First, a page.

Teen suicide—It’s terrifying. I mean, as a parent, there’s nothing more frightening than the idea of something happening to my kids. Especially something as tragic as one of them taking their own life.
But it’s more common than you think. A poll taken in 2021 by the Montana Office of Public Instruction found that 21% of youth have considered ending their lives.
Kids are struggling at epic proportions right now. Surveys reveal that over 40% of teens show signs of severe depression—feeling sad or hopeless daily.
And it’s reason for concern. It’s more critical than ever for parents to understand the warning signs of suicide and how to intervene.
Below are teen suicide indicators that every parent needs to know.
Warning signs of teen suicide
Talking or writing about suicide
Has your child suddenly started talking or writing about suicide? If so, take it seriously! Examples include making statements such as “I’m going to kill myself” or “I won’t be a problem for you much longer.”
Have you noticed your teen is isolating? Do they no longer seem interested in hanging out with friends? Are they finding excuses to avoid school?
If your child is a social butterfly and suddenly seems disinterested in spending time with others, it may be a sign they’re considering suicide.
Changes in mood
Marked changes in your teen’s mood indicate something isn’t right. And frequently, pronounced bouts of sadness are a precursor to completed suicide.
Here are warning signs of depression parents should never ignore:
• Dropping grades
• Being irritable or angry often
• Acting bored all the time, and/or dropping out of activities
• Difficulty with relationships, including changing peer groups or becoming more isolated
• Risky behavior
• Persistent physical complaints such as headaches or stomachaches
Pay attention to any atypical mood swings, up or down. Even a sudden elevation in mood after a bout of sadness is something to note. Suicide survivors often report a feeling of relief and raised spirits after deciding to end their life, seeing it as an end to their suffering.
Alcohol or drug use
Has your teen started using drugs or drinking? If so, it’s not something to ignore! Often, youth who are struggling use substances to cope. And intoxication increases impulsivity, making it a dangerous cocktail for teens grappling with thoughts of suicide.
Feelings of being trapped, hopeless, or helpless about a situation
Frequently, people who attempt suicide report feelings of being trapped or hopeless. And for teens, it’s something to particularly pay attention to because their concept of time is different than adults’.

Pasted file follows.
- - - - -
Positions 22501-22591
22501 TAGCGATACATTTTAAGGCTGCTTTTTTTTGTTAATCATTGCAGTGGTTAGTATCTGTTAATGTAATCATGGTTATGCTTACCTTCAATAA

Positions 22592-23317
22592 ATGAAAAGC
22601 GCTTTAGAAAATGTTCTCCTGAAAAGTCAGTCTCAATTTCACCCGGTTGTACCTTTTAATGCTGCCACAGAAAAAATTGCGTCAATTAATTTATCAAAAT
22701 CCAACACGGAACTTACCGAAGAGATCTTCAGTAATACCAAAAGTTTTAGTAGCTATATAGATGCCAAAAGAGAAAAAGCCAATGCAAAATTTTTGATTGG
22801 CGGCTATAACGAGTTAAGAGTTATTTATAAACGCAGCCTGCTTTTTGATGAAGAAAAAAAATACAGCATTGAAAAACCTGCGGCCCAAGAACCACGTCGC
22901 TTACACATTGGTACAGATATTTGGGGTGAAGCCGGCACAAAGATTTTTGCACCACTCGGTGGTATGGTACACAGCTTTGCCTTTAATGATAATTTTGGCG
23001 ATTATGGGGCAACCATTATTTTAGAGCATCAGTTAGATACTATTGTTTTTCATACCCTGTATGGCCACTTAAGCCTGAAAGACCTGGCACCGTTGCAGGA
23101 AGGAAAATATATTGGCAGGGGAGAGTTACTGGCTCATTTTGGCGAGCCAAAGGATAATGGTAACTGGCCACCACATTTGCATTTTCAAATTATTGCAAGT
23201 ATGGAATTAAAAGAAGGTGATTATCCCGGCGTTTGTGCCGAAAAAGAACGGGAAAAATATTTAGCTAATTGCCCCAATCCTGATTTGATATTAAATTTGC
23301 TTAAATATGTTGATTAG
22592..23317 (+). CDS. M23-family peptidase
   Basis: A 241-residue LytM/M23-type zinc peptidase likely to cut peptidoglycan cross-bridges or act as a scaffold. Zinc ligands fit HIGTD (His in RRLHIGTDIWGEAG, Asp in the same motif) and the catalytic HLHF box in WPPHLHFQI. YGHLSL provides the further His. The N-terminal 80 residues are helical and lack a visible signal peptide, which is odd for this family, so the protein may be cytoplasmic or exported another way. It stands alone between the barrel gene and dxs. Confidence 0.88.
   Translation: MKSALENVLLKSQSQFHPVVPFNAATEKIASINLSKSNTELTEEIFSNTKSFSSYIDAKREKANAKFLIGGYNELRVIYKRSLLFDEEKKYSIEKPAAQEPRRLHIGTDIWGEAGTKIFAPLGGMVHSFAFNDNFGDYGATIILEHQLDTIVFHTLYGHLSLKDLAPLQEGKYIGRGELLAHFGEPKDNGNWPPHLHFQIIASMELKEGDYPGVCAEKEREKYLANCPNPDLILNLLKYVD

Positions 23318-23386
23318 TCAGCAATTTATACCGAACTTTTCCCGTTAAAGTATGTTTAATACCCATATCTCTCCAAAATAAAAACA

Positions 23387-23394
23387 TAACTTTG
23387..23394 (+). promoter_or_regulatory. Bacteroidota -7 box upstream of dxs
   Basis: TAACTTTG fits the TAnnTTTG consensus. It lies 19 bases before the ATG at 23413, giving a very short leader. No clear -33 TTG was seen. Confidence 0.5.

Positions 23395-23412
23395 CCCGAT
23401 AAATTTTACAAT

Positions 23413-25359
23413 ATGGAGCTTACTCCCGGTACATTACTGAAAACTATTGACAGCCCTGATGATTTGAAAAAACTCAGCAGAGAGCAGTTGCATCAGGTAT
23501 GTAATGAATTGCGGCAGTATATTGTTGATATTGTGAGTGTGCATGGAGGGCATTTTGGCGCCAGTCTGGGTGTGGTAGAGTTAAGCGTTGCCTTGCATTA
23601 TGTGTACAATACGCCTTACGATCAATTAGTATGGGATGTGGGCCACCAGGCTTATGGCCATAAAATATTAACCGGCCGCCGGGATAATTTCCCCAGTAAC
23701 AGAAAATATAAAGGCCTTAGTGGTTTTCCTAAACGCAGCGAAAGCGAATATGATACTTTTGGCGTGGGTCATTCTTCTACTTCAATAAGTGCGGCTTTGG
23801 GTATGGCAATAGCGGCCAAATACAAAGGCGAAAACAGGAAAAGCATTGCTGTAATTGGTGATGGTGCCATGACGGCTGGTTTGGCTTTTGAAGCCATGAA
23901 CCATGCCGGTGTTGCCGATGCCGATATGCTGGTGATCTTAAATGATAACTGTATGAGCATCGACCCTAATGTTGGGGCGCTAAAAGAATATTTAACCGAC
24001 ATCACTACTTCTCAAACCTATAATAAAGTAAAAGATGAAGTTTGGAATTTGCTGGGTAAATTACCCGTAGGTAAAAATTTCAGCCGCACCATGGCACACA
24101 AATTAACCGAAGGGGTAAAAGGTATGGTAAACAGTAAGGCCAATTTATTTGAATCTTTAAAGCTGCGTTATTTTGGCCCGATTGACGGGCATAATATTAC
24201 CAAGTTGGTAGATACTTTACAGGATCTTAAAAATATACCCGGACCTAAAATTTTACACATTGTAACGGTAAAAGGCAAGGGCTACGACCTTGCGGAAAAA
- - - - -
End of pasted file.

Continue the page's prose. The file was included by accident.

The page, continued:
As a result, life outside of high school may seem like an eternity, with an end to painful emotions, at the hands of a breakup or friendship conflict, being hard to grasp.
Changes in eating or sleeping patterns
Has your child’s eating or sleeping patterns changed? Both are common indicators of mental health struggles and frequently coincide with suicidal ideation.
Risky or self-destructive behavior
Teens are impulsive. And risk-taking behaviors? They’re a staple of adolescence. But if you notice your teen has suddenly started engaging in destructive behavior that’s uncharacteristic and beyond what’s safe or age-appropriate, it’s a clear indicator that they need help.
Giving away personal possessions
Before completing suicide, people often give away their possessions, making final preparations to end their life. So, if you notice that your teen is giving away prized items, it might be a hint that they are considering suicide.
Does it feel like your teen’s personality has shifted overnight? Maybe your child was once confident and upbeat and now seems consistently anxious, angry, or agitated. If so, take note! It’s often a warning sign something else is going on.
How to Prevent Teen Suicide
Never assume that statements like “nobody cares if I live or die” are just drama. Too often, parents think that and worry if they ask directly about suicide, they’ll plant the idea.
Here’s the thing, though. The only way to know if your child is suffering and get them the help they need is to ask. By inquiring, we show that we care.
This piece is crucial. Call your doctor, call a mental health professional, call a suicide hotline, or take your child to a local emergency room. If a professional recommends treatment, be sure to pursue it and make sure your teen sticks with it.
Do you suspect that your child might be thinking of suicide? If so, take action to limit access to lethal means.
If you have a gun in your house, lock it up along with ammunition, secured separately. And note any prescription medications or alcohol in your home that your teen could use for self-harm and either get rid of it or be sure it’s stored safely.
Remember, when it comes to suicide, it’s always better to be safe than sorry. So, ask the questions, take the precautions, and reach out for help.
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